Easy to get in and out, and spacious enough once youve stepped into the cockpit. Our test car came equipped with standard fitting bucket seats, whose pads that embrace the torso and hip offer comforting support. The driving position is good, but still a long way from behind the open doors of the McLaren 570S. The R8 is a little too short in terms of the possibility of adjusting to my taste; I realised that the steering wheel did not offer enough in terms of how to reach it, leaving my feet floating a little too close to the pedals.

That said, the V10 engine has a not entirely surprising ability to make you forget such complaints from the moment you press the big red start button on the Alcantara coated steering wheel of the R8. Even in inactivity, the aggressive, sharp-edged buzzer informs you of the fact that you are sitting a few centimetres in front of something very special.

Bury the accelerator in a straight stretch of the road and the result is as dramatic as you might expect. The acceleration is deliciously linear and impressively fast up to 6000 rpm, at which point everything becomes quite absurd. To describe the accompanying soundtrack as electrifying would also be to underestimate it a bit.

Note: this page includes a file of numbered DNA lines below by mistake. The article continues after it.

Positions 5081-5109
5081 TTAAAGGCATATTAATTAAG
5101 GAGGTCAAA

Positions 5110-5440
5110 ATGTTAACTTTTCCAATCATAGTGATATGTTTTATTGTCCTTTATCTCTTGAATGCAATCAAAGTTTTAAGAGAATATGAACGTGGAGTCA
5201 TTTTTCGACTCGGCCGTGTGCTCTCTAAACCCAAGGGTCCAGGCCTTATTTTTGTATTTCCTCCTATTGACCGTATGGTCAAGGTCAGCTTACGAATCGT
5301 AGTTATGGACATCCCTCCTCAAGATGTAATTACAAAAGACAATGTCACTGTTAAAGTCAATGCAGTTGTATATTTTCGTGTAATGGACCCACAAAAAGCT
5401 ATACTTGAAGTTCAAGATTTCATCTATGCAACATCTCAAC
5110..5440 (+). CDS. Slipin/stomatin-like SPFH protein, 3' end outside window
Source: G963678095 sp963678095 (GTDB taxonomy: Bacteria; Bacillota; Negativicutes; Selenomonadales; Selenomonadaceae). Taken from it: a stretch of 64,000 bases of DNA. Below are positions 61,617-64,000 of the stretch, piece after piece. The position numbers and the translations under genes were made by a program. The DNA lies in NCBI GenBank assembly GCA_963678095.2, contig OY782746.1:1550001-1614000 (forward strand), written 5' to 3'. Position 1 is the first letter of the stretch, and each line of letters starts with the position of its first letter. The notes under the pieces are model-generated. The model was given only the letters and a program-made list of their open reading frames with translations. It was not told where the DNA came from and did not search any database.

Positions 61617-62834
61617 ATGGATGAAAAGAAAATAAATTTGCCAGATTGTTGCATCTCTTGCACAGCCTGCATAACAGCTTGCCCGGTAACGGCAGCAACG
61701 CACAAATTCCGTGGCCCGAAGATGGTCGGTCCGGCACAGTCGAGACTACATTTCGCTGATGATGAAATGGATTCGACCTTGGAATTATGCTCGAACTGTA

The thing is, however, that you cant help but feel that the rhythm and noise are there to mask a car that otherwise wouldnt be as exciting as your crib sheet might lead you to believe. The direction, for example, is impressively sensitive and gives the R8 a front end that can change direction with commendable agility, but you never get the feeling that the car rejoices at the prospect of being asked to do so. This is not necessarily due to a lack of feeling – theres actually a whisper of communication present if youre looking for it, but theres also a distancing about its dynamic character that you wont find, for example, in a McLaren 570S or a Porsche 911 GT3.

The other side of the coin is that what R8 lacks in expressiveness, it compensates with sure composure; and it does not seem unreasonable to assume that many will be attracted by the almost imperturbable way in which it clings to asphalt. Thats not to say you cant make it turn around its center by backing into a corner on the brakes, or with a subtle elevation of the throttle in the middle of the curve, but it never feels like it really likes to be driven that way. It feels characteristically Audi in that sense – and for many that will be a draw.

The same can be said of his impressive fluidity. Not only is it flexible and controlled at high speed, but it also does not crumble at more relaxed speeds. You could tour the city on the R8 all day: the seven-speed twin-clutch gearbox is impressively smooth when exiting a stop, given how quickly it will change sprockets when youre at maximum attack; visibility from the cab is good; and the checkweights are light. It can be a civilised and comfortable car.

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